Nucleic Acids Research 01/2015;
  • Min-Young Kim, Dong-In Koh, Won-Il Choi, Bu-Nam Jeon, Deok-Yoon Jeong, Kyung-Sup Kim, Kunhong Kim, Se-Hoon Kim, Man-Wook Hur
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    ABSTRACT: The NF-κB is found in almost all animal cell types and is involved in a myriad of cellular responses. Aberrant expression of NF-κB has been linked to cancer, inflammatory diseases and improper development. Little is known about transcriptional regulation of the NF-κB family member gene RelA/p65. Sp1 plays a key role in the expression of the RelA/p65 gene. ZBTB2 represses transcription of the gene by inhibiting Sp1 binding to a Sp1-binding GC-box in the RelA/p65 proximal promoter (bp, -31 to -21). Moreover, recent studies revealed that RelA/p65 directly binds to the peroxisome proliferator-activated receptor-γ coactivator1α (PGC1α) to decrease transcriptional activation of the PGC1α target gene PDK4, whose gene product inhibits pyruvate dehydrogenase (PDH), a key regulator of TCA cycle flux. Accordingly, we observed that RelA/p65 repression by ZBTB2 indirectly results in increased PDK4 expression, which inhibits PDH. Consequently, in cells with ectopic ZBTB2, the concentrations of pyruvate and lactate were higher than those in normal cells, indicating changes in glucose metabolism flux favoring glycolysis over the TCA cycle. Knockdown of ZBTB2 in mouse xenografts decreased tumor growth. ZBTB2 may increase cell proliferation by reprogramming glucose metabolic pathways to favor glycolysis by upregulating PDK4 expression via repression of RelA/p65 expression. © The Author(s) 2015. Published by Oxford University Press on behalf of Nucleic Acids Research.
    Nucleic Acids Research 01/2015;
  • Yue Ying, Xingyu Yang, Kai Zhao, Jifang Mao, Ying Kuang, Zhugang Wang, Ruilin Sun, Jian Fei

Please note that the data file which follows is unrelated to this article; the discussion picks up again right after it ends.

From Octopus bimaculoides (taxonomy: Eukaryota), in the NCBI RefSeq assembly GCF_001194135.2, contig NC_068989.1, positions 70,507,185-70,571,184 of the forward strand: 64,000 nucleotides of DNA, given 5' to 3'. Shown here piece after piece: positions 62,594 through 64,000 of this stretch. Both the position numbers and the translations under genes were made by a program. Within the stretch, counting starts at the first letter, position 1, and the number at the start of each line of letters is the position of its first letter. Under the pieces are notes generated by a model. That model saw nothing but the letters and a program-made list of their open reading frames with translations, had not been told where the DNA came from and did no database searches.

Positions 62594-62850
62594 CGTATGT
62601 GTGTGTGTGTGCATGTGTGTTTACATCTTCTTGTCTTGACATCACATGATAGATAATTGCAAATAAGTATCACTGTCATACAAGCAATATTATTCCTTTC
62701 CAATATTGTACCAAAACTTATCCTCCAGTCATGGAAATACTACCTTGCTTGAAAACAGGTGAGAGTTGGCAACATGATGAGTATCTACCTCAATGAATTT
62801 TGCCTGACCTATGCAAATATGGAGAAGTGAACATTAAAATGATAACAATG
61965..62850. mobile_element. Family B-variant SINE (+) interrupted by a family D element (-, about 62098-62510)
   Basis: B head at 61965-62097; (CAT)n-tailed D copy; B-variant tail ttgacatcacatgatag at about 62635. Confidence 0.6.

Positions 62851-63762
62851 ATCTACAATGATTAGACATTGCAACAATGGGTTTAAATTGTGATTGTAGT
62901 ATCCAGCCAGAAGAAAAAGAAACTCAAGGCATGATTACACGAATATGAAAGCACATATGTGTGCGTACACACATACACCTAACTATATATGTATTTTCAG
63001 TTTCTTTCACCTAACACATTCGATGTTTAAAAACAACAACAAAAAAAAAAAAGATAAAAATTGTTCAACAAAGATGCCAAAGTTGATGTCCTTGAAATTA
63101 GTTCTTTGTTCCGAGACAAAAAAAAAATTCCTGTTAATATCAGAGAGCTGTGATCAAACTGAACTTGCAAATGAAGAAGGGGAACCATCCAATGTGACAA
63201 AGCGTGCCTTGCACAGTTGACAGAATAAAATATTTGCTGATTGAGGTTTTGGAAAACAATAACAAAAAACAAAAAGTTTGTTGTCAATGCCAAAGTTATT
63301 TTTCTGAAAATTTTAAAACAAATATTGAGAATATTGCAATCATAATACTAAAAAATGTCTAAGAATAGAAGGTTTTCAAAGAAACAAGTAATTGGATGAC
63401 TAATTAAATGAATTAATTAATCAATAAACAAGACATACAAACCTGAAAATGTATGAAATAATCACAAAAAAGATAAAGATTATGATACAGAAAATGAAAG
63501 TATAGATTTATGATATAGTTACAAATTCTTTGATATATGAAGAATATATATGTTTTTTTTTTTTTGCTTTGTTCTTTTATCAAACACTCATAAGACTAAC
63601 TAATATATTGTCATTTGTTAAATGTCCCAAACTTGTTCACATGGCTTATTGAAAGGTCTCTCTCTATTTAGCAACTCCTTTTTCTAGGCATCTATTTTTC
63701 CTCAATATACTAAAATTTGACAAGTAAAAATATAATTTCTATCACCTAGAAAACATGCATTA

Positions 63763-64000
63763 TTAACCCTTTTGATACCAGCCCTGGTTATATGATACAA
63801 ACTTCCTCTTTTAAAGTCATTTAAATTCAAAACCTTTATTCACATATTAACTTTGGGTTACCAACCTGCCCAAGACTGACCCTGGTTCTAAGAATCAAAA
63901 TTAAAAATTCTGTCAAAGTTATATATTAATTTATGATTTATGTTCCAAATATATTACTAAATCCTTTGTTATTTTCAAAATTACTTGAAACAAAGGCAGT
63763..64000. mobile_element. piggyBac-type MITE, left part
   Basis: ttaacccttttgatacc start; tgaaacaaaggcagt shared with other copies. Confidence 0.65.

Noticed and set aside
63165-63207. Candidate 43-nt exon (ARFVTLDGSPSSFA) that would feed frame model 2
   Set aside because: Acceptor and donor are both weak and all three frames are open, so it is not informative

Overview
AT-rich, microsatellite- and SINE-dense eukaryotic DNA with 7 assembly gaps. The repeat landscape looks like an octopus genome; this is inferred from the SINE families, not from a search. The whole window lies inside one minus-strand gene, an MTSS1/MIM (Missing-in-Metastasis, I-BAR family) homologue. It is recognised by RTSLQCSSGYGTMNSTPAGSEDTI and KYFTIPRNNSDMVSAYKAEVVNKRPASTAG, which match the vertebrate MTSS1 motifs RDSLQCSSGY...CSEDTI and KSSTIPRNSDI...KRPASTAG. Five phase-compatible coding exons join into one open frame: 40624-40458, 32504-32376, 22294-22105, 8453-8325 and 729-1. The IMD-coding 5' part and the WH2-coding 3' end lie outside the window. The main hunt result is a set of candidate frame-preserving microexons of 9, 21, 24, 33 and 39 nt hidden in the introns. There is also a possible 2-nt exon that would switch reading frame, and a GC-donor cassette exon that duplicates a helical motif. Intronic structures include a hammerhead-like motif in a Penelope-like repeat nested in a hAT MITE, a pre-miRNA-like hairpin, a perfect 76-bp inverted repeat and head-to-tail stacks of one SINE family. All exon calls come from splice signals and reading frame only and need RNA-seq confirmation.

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    ABSTRACT: The Krüppel-associated box (KRAB) domain is a transcription repression module from the largest family of transcriptional regulators encoded by higher vertebrates. We developed a drug-controllable regulation system based on an artificial KRAB-containing repressor (tTS) that targets the endogenous Hprt gene to explore the regulatory mechanism and molecular basis of KRAB-containing regulators within the context of an endogenous gene in vivo. We show that KRAB can mediate irreversible and reversible regulation of endogenous genes in mouse that is dependent on embryonic developmental stage. KRAB-induced stable DNA methylation within the KRAB binding region during the early embryonic stage, resulting in irreversible gene repression. In later stages, KRAB mainly induced de-acetylation and methylation of histone, resulting in reversible gene repression. Thus, we have characterized the KRAB-mediated regulation system within the context of an endogenous gene and multiple spatiotemporal ranges, thereby providing a basis for identifying the function of KRAB-containing regulators and aiding development of novel KRAB-based gene regulation tools in vivo. © The Author(s) 2015. Published by Oxford University Press on behalf of Nucleic Acids Research.
    Nucleic Acids Research 01/2015;
  • Yen-An Tang, Chi-Hsin Chen, H Sunny Sun, Chun-Pei Cheng, Vincent S Tseng, Han-Shui Hsu, Wu-Chou Su, Wu-Wei Lai, Yi-Ching Wang
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    ABSTRACT: Overexpression of Oct4, a stemness gene encoding a transcription factor, has been reported in several cancers. However, the mechanism by which Oct4 directs transcriptional program that leads to somatic cancer progression remains unclear. In this study, we provide mechanistic insight into Oct4-driven transcriptional network promoting drug-resistance and metastasis in lung cancer cell, animal and clinical studies. Through an integrative approach combining our Oct4 chromatin-immunoprecipitation sequencing and ENCODE datasets, we identified the genome-wide binding regions of Oct4 in lung cancer at promoter and enhancer of numerous genes involved in critical pathways which promote tumorigenesis. Notably, PTEN and TNC were previously undefined targets of Oct4. In addition, novel Oct4-binding motifs were found to overlap with DNA elements for Sp1 transcription factor. We provided evidence that Oct4 suppressed PTEN in an Sp1-dependent manner by recruitment of HDAC1/2, leading to activation of AKT signaling and drug-resistance. In contrast, Oct4 transactivated TNC independent of Sp1 and resulted in cancer metastasis. Clinically, lung cancer patients with Oct4 high, PTEN low and TNC high expression profile significantly correlated with poor disease-free survival. Our study reveals a critical Oct4-driven transcriptional program that promotes lung cancer progression, illustrating the therapeutic potential of targeting Oc4 transcriptionally regulated genes. © The Author(s) 2015. Published by Oxford University Press on behalf of Nucleic Acids Research.
    Nucleic Acids Research 01/2015;
  • [Show abstract] [Hide abstract]